There is an event taking place next Saturday that i volunteered to be a part of involving lots of tattooed people. My part in this is pinstriping. Im going to set up a little table, as a vendor, and have a few pieces to show and 1 or 2 that i'll be working on. With me, the most challenging part of pinstriping is finding something cool to stripe on rather then just stripe some random thing. That sometimes works out, but usually some one's saying 'why does that have pinstripes on it?' Usually i say 'why doesn't that have pinstripes on it?' but whatever. So for this event i needed some new blanks and i needed to make them interesting before it even has stripes on it. The idea is to catch the eye to draw them in. If you can get their interest, the art work sells the rest. I also try to do things i haven't done before as a way of practicing new techniques while incorporating them into my work. For this, Racecar Robbie gave me new floor sections to his Model A. I guess he didn't like them. We took the sections and cut them into usable pieces- some have beads rolled into them with strange shapes, but the odder the better. After the pieces were cut i decided to try my hand at doing grinder effects into the metal. It went really well- i used the angle grinder to do engine turns, wiggly lines, curves, circles and waves. It was pretty fun to do an pieces this small... might not be so much fun on a whole car tho. The next step was to take them all home and set them up in the paint room. I bought a quart can of lacquer clear from Advance Auto Parts, and i have a ton of Alsa Corp Kandie Concentrates that needed an excuse to be used. The kandie in the lacquer made the process go fairly quick. I also had a blow drier in one hand and a fan going... that probably helped too. In light of trying new stuff, i also did a fish scale pattern in one of the pieces and i picked up some lace for the other piece. I used kandie red, brown, orange, yellow, fuchsia and green to make these few panels. Next, i brought them to the shop with me for a little rubbin. Hand rubbin that is. I lightly went over all the panels with 600 dry, then rubbed out each panel by hand. The goal here was basically to knock out some dirt nibs and make the surface even and smooth enough for stripes to glide on. I have a few left to do, but i saved the most intricate for last. But as far as these, they're ready for the Pinstripes.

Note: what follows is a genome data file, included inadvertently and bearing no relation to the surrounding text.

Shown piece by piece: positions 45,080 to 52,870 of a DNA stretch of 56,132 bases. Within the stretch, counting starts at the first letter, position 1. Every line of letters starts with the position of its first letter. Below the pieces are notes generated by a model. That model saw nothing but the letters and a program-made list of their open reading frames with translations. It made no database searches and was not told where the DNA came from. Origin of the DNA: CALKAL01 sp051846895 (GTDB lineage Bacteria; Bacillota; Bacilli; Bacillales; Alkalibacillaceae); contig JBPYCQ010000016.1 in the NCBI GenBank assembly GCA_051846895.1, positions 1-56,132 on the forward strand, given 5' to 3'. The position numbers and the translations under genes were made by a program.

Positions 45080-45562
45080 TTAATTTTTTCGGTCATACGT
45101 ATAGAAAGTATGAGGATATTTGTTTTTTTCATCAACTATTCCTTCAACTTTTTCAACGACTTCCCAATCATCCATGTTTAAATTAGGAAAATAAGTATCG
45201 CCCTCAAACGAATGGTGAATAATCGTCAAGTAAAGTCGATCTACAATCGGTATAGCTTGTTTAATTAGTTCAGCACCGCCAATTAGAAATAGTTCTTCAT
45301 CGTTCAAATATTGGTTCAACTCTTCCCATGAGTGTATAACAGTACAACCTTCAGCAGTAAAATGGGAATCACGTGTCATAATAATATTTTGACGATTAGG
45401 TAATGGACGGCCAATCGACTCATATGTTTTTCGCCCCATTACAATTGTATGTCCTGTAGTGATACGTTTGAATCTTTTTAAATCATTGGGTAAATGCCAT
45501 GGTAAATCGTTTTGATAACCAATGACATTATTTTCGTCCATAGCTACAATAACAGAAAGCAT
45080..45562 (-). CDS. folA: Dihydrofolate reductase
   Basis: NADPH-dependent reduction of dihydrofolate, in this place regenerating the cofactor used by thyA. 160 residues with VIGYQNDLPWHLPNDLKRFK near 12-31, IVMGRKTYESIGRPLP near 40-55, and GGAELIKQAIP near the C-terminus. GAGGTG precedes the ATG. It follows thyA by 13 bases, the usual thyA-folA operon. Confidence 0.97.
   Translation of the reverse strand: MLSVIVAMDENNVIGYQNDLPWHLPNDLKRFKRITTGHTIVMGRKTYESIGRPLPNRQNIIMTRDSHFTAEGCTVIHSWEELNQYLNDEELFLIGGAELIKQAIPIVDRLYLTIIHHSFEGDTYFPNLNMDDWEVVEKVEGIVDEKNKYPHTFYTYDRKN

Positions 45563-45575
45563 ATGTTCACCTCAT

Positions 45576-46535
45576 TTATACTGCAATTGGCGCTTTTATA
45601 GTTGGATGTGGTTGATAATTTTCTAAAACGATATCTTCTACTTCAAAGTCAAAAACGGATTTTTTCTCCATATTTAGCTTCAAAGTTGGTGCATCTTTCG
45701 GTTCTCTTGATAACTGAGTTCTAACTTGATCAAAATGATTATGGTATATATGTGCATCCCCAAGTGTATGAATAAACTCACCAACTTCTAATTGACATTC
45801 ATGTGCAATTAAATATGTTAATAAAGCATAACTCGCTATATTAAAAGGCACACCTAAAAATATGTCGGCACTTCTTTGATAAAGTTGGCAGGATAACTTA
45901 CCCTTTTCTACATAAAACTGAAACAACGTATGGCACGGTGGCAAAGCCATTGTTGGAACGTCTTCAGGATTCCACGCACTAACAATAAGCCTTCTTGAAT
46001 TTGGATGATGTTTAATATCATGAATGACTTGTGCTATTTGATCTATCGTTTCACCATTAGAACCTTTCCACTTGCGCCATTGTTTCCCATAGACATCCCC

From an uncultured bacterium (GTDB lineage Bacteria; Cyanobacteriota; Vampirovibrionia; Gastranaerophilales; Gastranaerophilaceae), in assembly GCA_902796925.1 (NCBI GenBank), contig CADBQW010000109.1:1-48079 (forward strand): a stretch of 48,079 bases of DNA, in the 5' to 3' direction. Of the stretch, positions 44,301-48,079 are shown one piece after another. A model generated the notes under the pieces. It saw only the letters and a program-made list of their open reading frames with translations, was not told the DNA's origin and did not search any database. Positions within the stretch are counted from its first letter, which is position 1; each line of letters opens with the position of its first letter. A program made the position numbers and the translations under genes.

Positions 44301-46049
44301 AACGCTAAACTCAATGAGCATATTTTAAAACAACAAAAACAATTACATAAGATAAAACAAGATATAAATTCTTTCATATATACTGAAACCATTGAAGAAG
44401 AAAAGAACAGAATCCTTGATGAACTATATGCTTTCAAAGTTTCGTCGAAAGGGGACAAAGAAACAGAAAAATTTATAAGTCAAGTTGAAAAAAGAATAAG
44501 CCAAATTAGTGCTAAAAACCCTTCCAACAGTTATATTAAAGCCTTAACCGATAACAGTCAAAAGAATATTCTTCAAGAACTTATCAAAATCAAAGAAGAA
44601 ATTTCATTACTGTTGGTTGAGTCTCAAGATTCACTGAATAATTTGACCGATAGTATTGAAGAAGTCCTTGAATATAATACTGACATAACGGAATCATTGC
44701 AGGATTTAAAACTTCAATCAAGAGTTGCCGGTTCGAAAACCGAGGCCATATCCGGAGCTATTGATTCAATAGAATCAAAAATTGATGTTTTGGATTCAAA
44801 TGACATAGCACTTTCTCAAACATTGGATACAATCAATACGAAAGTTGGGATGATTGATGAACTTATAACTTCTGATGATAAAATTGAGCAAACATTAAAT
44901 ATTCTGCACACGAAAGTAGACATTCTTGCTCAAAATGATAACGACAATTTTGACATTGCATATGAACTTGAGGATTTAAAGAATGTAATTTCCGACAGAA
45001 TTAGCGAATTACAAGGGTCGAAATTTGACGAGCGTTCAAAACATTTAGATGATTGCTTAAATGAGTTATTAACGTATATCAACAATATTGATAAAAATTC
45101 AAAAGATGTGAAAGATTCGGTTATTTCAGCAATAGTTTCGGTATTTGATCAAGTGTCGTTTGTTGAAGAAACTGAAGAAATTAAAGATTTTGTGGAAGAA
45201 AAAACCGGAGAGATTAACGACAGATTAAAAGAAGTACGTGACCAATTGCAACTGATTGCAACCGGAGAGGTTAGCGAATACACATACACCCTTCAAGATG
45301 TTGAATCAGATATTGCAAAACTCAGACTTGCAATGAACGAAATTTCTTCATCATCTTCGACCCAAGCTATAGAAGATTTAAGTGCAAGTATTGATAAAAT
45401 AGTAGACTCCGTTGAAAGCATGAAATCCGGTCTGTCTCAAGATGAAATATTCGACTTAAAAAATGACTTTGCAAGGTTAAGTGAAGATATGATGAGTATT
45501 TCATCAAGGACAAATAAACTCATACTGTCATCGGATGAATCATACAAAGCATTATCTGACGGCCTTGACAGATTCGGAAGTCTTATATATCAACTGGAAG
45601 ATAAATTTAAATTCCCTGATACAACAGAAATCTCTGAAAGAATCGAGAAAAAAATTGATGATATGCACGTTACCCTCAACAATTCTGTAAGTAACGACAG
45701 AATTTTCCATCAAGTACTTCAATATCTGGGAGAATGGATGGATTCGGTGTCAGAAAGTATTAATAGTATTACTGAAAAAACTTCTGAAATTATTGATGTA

With the exception of using an air compressor and paint gun, everything is being done by hand.
Truly old school.
P.s.- Despite our position in the global chronograph, Fred is sill gay.